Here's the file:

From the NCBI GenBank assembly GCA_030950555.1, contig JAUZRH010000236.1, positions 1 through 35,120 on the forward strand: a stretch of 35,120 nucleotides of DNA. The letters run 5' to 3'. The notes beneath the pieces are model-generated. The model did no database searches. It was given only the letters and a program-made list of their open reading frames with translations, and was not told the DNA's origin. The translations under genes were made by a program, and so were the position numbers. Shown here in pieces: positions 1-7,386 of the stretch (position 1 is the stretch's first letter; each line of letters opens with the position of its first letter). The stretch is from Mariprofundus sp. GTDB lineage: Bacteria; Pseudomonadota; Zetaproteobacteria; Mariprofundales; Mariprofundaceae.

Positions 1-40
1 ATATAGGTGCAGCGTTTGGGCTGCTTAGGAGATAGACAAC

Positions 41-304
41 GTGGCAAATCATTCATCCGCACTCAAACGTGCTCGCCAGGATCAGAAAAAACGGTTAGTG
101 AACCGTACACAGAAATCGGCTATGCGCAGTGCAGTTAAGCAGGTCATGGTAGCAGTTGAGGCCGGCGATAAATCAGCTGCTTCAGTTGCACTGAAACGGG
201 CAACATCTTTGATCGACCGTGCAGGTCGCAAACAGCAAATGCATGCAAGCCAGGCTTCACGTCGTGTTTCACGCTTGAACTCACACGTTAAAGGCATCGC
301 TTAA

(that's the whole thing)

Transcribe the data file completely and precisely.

From the NCBI GenBank assembly GCA_030950555.1, contig JAUZRH010000236.1, positions 1 through 35,120 on the forward strand: a stretch of 35,120 nucleotides of DNA. The letters run 5' to 3'. The notes beneath the pieces are model-generated. The model did no database searches. It was given only the letters and a program-made list of their open reading frames with translations, and was not told the DNA's origin. The translations under genes were made by a program, and so were the position numbers. Shown here in pieces: positions 1-7,386 of the stretch (position 1 is the stretch's first letter; each line of letters opens with the position of its first letter). The stretch is from Mariprofundus sp. GTDB lineage: Bacteria; Pseudomonadota; Zetaproteobacteria; Mariprofundales; Mariprofundaceae.

Positions 1-40
1 ATATAGGTGCAGCGTTTGGGCTGCTTAGGAGATAGACAAC

Positions 41-304
41 GTGGCAAATCATTCATCCGCACTCAAACGTGCTCGCCAGGATCAGAAAAAACGGTTAGTG
101 AACCGTACACAGAAATCGGCTATGCGCAGTGCAGTTAAGCAGGTCATGGTAGCAGTTGAGGCCGGCGATAAATCAGCTGCTTCAGTTGCACTGAAACGGG
201 CAACATCTTTGATCGACCGTGCAGGTCGCAAACAGCAAATGCATGCAAGCCAGGCTTCACGTCGTGTTTCACGCTTGAACTCACACGTTAAAGGCATCGC
301 TTAA